We think tolerance is such a noble virtue. tsk. Silly us.
We think we know how to handle disputes even with other believers. Matthew 18:15-17 is our “go to.” (No pun intended, but, then sure; the pun works). If your brother sins, or sins against you, go to him and show him his fault in private. If he listens, great. If not, take one or two with you and go to him again. If he refuses to listen to them, go to the church as a whole. If he doesn’t listen then, give him the boot.
Sounds pretty cut and dried, huh? tsk. Silly us.
Most of the issues that come up in relationships, aren’t about sin in general, or even sin “against you.” Most issues are just differences. We think different. We have different opinions. We understand differently. We believe differently about what the Bible says regarding an issue. We think the preacher should preach a different way, or the worship leader should sing different songs, or the hymnals or the carpet should be a different color. Get the idea? I could go on and on with examples of all the ways we find to disagree, and reasons we have for “blame” or “complaint” or “finding fault,” but you are quite capable of coming up with your own.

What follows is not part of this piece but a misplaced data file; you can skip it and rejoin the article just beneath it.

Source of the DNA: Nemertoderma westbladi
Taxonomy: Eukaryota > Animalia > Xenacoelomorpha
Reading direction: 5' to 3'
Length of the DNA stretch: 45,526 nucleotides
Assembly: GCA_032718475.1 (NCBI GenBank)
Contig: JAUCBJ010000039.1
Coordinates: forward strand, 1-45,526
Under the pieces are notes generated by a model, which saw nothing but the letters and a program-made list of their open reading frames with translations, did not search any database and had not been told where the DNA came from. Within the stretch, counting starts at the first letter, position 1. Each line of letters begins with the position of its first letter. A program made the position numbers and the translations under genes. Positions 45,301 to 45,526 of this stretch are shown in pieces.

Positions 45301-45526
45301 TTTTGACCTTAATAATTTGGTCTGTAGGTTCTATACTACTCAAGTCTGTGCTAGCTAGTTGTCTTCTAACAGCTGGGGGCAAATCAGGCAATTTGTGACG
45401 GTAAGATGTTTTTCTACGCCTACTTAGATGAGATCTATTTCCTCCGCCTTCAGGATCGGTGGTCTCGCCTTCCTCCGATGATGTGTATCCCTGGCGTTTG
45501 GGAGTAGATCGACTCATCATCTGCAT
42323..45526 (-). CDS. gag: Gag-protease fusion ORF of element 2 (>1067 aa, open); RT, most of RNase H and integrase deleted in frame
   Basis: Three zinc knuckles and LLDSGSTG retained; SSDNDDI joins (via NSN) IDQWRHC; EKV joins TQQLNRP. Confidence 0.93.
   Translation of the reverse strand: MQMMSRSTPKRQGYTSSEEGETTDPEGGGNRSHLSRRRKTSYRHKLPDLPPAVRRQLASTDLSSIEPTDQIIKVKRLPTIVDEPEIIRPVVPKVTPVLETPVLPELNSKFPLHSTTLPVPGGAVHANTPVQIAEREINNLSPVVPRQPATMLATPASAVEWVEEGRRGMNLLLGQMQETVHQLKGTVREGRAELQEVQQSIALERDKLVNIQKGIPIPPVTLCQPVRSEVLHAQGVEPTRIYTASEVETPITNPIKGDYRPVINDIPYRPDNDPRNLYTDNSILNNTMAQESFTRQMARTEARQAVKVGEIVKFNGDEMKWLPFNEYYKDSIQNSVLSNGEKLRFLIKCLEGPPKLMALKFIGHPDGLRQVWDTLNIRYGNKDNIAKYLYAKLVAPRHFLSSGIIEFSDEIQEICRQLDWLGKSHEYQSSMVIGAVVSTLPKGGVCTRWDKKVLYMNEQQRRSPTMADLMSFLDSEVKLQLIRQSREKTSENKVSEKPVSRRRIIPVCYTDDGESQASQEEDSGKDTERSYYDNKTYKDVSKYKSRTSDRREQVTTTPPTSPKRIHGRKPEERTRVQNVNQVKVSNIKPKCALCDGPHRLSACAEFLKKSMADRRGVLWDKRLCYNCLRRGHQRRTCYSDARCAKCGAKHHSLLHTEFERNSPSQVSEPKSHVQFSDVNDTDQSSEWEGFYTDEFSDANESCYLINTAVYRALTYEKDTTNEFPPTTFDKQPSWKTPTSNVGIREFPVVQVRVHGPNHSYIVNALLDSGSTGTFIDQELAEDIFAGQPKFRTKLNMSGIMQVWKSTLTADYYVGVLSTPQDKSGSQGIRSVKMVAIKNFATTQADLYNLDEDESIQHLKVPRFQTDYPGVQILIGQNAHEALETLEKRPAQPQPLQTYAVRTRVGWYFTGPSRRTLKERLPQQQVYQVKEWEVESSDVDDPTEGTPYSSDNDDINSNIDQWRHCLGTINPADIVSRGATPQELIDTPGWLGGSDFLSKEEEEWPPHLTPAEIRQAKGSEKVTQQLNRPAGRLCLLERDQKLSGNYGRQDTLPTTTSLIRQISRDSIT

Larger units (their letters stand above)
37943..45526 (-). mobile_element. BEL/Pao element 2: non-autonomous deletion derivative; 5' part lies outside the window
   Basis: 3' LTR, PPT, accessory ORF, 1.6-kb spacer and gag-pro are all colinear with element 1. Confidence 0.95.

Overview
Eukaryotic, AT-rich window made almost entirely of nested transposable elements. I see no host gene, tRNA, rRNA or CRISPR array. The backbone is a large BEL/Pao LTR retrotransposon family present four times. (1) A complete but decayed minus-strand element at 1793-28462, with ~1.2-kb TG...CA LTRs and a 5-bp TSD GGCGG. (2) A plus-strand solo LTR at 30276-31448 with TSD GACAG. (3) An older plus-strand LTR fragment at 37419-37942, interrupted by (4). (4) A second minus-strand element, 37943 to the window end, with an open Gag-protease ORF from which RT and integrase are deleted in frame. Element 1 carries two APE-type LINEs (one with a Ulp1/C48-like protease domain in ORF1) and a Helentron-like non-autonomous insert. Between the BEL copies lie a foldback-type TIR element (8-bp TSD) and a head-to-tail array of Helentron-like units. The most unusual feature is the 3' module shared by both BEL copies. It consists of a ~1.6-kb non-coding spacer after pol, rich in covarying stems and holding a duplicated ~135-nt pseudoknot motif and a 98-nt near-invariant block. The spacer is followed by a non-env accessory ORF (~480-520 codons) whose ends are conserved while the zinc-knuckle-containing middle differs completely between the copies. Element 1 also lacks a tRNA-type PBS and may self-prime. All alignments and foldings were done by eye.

What we often fail to realize is that these issues and differences do not require or qualify for a Matthew 18 response. They fall into the Colossians 3:13 category that tells us we should be putting up with and forgiving each other. And, if we have an occasion where we could point the finger of blame or find fault or complain, our response – our one response should be to forgive – just as Christ has forgiven us. Of course, if it’s just a difference of opinion, and they haven’t done anything sinful against us, they really don’t need our forgiveness. However, we need to be forgiving, because if we respond in our hearts by forgiving, then we don’t have any reason left to be upset or complain and thereby damage the relationship or even wind up sinning against them!
Silly us. What were we thinking!?!
I don’t need to explain further by giving examples of things I see on social media or in the church, do I? Nah. I didn’t think so.